Blinken sees Danish leaders as well as senior officials from Greenland and the Faroe Islands in Copenhagen today before heading to Iceland for an Arctic Council meeting which will be marked by his first face-to-face talks with the Russian minister Foreign Minister Sergey Lavrov during a time of considerably heightened tensions between Washington and Moscow.
The UN Security Council held an urgent session on Sunday on the situation in the Middle East in which U.S. Ambassador to the United Nations Linda Thomas-Greenfield said the administration was working tirelessly by diplomatic channels to stop the fighting.
President Joe Biden met with Israeli Prime Minister Benjamin Netanyahu and Palestinian leader Mahmoud Abbas on Saturday, Blinken worked on the phone with various counterparts as he visited Copenhagen on Sunday, and a senior US diplomat is currently in Israel to meet the parties there.
Still, calls for a greater American response are growing, especially in Congress where a large number of Biden’s Democratic allies are calling for more action, including an administration’s demand for a ceasefire.
Biden has so far resisted such calls, reaffirming his steadfast support for Israel’s right to defend against rocket attacks from the Gaza Strip.
What we watch in the rest of the world …
GAZA CITY, Gaza Strip – The Israeli military has unleashed a wave of heavy airstrikes on the Gaza Strip.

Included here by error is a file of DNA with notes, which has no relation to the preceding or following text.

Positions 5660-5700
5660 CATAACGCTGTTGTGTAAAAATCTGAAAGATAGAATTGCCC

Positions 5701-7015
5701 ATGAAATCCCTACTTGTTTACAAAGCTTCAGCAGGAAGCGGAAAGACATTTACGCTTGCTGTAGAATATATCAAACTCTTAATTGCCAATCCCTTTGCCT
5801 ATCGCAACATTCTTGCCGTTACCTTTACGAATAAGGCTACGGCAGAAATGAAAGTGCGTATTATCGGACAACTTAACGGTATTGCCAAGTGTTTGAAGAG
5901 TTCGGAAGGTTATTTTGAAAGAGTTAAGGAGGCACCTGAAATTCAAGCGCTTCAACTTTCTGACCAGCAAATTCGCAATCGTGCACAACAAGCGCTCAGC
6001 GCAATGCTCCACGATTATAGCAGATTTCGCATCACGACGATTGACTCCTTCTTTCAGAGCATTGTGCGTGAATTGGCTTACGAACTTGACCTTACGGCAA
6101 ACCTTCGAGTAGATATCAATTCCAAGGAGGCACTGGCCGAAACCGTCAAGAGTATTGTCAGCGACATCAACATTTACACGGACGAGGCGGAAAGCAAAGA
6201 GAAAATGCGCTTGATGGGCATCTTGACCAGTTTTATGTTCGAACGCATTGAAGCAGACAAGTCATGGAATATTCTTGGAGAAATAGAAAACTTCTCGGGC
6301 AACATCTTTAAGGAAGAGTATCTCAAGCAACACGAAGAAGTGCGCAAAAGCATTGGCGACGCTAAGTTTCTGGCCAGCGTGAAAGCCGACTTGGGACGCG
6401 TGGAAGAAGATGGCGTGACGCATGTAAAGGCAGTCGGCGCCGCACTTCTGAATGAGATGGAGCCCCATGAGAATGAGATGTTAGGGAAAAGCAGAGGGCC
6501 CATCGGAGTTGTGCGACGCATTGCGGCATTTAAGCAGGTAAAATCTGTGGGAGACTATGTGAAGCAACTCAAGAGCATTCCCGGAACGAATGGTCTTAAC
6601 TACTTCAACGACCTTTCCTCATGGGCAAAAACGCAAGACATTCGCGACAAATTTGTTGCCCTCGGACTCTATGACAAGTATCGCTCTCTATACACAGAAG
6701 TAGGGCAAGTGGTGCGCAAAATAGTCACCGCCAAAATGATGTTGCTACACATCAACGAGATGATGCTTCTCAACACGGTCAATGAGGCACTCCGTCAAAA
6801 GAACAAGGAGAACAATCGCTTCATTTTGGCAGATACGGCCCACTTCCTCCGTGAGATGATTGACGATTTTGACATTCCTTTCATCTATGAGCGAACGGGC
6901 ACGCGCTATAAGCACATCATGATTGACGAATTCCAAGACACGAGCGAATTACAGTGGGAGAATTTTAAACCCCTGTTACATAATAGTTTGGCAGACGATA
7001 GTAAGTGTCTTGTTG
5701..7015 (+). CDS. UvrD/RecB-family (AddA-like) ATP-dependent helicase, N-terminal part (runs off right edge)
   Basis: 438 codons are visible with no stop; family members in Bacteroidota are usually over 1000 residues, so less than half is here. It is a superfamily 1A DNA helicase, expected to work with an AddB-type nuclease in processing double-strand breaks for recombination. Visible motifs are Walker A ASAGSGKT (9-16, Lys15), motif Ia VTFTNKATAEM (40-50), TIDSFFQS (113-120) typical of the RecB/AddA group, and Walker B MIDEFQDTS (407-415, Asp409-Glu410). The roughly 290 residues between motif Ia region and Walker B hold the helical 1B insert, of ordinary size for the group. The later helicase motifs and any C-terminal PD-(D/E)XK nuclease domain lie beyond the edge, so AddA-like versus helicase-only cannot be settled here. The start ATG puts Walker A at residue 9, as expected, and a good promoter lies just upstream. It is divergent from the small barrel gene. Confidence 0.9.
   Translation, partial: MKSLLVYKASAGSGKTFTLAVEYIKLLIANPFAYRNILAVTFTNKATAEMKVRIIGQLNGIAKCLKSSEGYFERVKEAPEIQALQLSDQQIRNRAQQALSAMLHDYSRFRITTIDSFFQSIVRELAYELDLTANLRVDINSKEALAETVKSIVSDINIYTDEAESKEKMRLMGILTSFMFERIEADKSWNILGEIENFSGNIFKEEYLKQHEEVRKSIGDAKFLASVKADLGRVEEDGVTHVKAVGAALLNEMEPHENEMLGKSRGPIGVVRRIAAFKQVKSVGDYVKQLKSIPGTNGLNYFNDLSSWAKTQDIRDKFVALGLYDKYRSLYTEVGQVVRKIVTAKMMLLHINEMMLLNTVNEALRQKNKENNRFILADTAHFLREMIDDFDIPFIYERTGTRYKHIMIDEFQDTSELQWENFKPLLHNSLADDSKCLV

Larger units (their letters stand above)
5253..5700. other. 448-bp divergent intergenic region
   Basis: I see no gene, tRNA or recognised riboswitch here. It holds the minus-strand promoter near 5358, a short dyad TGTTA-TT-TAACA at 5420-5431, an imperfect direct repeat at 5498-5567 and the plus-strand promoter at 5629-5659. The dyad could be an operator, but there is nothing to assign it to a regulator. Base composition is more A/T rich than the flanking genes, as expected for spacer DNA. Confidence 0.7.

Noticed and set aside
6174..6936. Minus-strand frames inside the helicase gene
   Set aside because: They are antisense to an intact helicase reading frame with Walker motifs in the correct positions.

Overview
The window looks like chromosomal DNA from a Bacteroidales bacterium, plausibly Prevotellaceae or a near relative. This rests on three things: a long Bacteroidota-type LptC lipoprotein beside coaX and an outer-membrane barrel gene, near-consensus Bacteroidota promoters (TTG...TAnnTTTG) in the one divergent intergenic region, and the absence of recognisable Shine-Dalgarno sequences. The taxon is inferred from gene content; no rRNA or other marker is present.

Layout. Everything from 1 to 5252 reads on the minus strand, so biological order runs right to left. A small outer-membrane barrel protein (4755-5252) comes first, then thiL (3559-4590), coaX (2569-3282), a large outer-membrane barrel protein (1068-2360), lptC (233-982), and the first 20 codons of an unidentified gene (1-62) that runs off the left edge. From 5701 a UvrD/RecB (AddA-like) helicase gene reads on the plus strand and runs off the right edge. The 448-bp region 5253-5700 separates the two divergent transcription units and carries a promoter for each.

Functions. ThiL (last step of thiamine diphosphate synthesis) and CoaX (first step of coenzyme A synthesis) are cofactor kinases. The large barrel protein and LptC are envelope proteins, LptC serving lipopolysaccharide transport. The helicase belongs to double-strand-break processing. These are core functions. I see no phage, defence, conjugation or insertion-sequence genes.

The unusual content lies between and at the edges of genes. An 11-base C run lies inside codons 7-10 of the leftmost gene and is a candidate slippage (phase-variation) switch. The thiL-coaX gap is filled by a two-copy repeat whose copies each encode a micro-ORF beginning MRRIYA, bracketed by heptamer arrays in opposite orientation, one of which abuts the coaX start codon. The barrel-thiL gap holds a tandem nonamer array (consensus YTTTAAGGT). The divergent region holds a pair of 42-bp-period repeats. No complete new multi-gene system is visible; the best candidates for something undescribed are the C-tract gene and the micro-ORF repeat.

He claims to have destroyed 15 kilometers of militant tunnels and the homes of nine suspected Hamas commanders.
Gazans awakened by the night barrage described it as the heaviest since the war began a week ago, and even more powerful than a wave of airstrikes in Gaza City the day before that made 42 dead.
There was no immediate news on the victims of the latest strikes.
Israel has carried out hundreds of airstrikes across Gaza and militants have launched more than 3,100 rockets at Israel since the fighting began.
War erupted last Monday when Hamas fired long-range rockets at Jerusalem after weeks of clashes in the holy city between Palestinian protesters and Israeli police.
The protests focused on the harsh policing of a peak holy site during the Muslim holy month of Ramadan and the threat of eviction of dozens of Palestinian families by Jewish settlers.
In entertainment …
ROTTERDAM, Netherlands – Beating rhythms? Check. Edifying words? Check. Huge backlit white wings? Check.